28 October 2016 One does not become different at once – landscapes at Conrad Festival
In his life, Geza Röhrig travelled from Hungary, through Poland, to the United States, with several short and longer breaks on the way.
Some places, where he stayed just for a short while had such a strong impact on him, that he could not free himself from their influence for the rest of his life. Oświęcim and Krakow were two such places.
Despite the fact that two halls in Czeczotka House were filled to the brim, the atmosphere remained very cosy as Geza Röhrig told Grzegorz Janowicz about the orphanage, moving in with his foster family and his rebellious phase at university. “There were some strict rules in the orphanage, we were not allowed to decorate the walls. The fact that we could not adopt the space for ourselves was difficult, just as not being able to find a place where we could be alone. As for me, I could spend time alone only on my father’s grave, which was my hermitage. I put stickers all over the gravestone to personalise it”, he said. Living with his foster family in Hungary, at first he felt very strange, because one does not change by moving alone. Then it was the time for his meetings with Poland and experiencing political opposition in a very intense way. “After coming to Poland, it took me three seconds to realise it was a better place, as in Poland the resistance against the system was far deeper”. In Poland, the artist also had to face the truth about Auschwitz: “My grandfather apologised to me on his death bed for telling me this story. No one in my family wanted to talk to me. Then it all started flowing out, like pus from an infected wound; I started soaking up the mythology, stories about my grandfather’s mother and father, about the pregnant sister and brother. These stories went beyond the family, I learned that the grocer had been a kapo in the camp, and that was why we never got our groceries from him. I assured my grandfather that I would go to Poland and leave a stone in the crematorium”. Geza Röhrig admitted that after coming to Poland, he went to Auschwitz almost every single day for a month. He also rented a room in Oświęcim, so that he could be closer. It was not, however, a time of mourning, but a time of renewal. “One cannot ever get lost in mourning”, he explained.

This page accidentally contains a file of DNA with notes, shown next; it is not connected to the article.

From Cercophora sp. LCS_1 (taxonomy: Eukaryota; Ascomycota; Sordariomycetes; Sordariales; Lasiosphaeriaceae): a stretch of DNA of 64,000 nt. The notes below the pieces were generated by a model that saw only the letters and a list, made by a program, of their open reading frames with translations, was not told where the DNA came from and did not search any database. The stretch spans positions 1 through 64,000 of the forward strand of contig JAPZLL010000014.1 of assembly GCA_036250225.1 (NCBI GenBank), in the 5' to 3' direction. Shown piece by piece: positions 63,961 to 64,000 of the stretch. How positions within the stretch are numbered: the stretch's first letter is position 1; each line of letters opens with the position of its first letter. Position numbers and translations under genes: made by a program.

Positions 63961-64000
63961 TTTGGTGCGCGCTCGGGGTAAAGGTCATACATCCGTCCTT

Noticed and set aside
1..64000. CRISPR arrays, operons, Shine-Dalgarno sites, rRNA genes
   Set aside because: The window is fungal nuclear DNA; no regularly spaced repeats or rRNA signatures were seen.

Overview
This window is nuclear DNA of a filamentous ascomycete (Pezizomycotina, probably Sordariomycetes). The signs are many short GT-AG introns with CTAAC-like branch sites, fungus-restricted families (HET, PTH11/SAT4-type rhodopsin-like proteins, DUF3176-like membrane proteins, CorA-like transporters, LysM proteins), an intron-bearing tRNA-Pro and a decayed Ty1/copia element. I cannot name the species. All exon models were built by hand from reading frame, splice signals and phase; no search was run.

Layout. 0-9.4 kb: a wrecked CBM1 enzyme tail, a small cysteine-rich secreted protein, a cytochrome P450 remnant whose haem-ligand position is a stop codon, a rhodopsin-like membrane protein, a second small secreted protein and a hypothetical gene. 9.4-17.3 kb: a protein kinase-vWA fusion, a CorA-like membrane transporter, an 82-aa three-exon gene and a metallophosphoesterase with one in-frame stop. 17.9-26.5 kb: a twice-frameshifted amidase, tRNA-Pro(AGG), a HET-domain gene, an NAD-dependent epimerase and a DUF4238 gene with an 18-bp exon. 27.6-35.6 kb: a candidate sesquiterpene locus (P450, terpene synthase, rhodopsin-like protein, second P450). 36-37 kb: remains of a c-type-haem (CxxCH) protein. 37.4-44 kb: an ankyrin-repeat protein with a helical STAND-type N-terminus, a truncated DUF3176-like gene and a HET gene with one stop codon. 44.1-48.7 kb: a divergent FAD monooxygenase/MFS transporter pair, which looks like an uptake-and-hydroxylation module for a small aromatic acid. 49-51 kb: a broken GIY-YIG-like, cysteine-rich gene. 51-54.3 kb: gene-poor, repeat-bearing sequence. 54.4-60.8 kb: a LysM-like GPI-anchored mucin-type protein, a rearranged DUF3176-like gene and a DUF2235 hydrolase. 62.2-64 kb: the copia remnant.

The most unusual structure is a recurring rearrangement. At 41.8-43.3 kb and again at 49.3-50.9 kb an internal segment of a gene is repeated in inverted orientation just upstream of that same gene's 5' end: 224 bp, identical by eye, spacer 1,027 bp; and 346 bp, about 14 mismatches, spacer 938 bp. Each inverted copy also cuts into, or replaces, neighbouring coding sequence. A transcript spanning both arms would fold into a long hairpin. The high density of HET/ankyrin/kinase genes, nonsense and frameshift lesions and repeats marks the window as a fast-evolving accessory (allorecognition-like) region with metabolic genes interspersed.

Another meeting was dedicated to the landscape of young Ukrainian literature. The invited guests – Sofia Andrukhovych, Maria Nikitiuk, Natalka Sniadanko and Haśka Shyjan – discussed the changes in young writing with Iryna Vikyrchak. The authors agreed that everything that is going on in Ukrainian literature reflects the processes occurring in any other literature, but in Ukraine, it is happening twice as fast. It absorbs the new languages used for describing the world twice as quickly, absorbs the social and philosophical changes. Until recently, women’s prose, political books and children’s literature did not exist in Ukraine, now it is all happening. According to the authors, the universal dimension of books plays an important role in that process. For creators, the fact whether someone in for example Japan will understand their book becomes important. Ukrainian literature is coming out to the world, it wants to be published – but not at the price of losing its idiomatic nature and individual character. All good literature – according to the authors – is somehow distinct, because in the community one loses their critical approach, ideas and beliefs become distorted.